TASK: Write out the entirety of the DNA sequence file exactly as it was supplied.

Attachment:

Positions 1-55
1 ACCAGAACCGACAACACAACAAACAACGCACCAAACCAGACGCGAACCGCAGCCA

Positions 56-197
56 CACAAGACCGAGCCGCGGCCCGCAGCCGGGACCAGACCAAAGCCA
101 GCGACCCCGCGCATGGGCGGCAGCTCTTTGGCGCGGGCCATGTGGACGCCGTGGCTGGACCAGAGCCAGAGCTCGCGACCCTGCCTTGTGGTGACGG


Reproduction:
Positions 1-55
1 ACCAGAACCGACAACACAACAAACAACGCACCAAACCAGACGCGAACCGCAGCCA

Positions 56-197
56 CACAAGACCGAGCCGCGGCCCGCAGCCGGGACCAGACCAAAGCCA
101 GCGACCCCGCGCATGGGCGGCAGCTCTTTGGCGCGGGCCATGTGGACGCCGTGGCTGGACCAGAGCCAGAGCTCGCGACCCTGCCTTGTGGTGACGG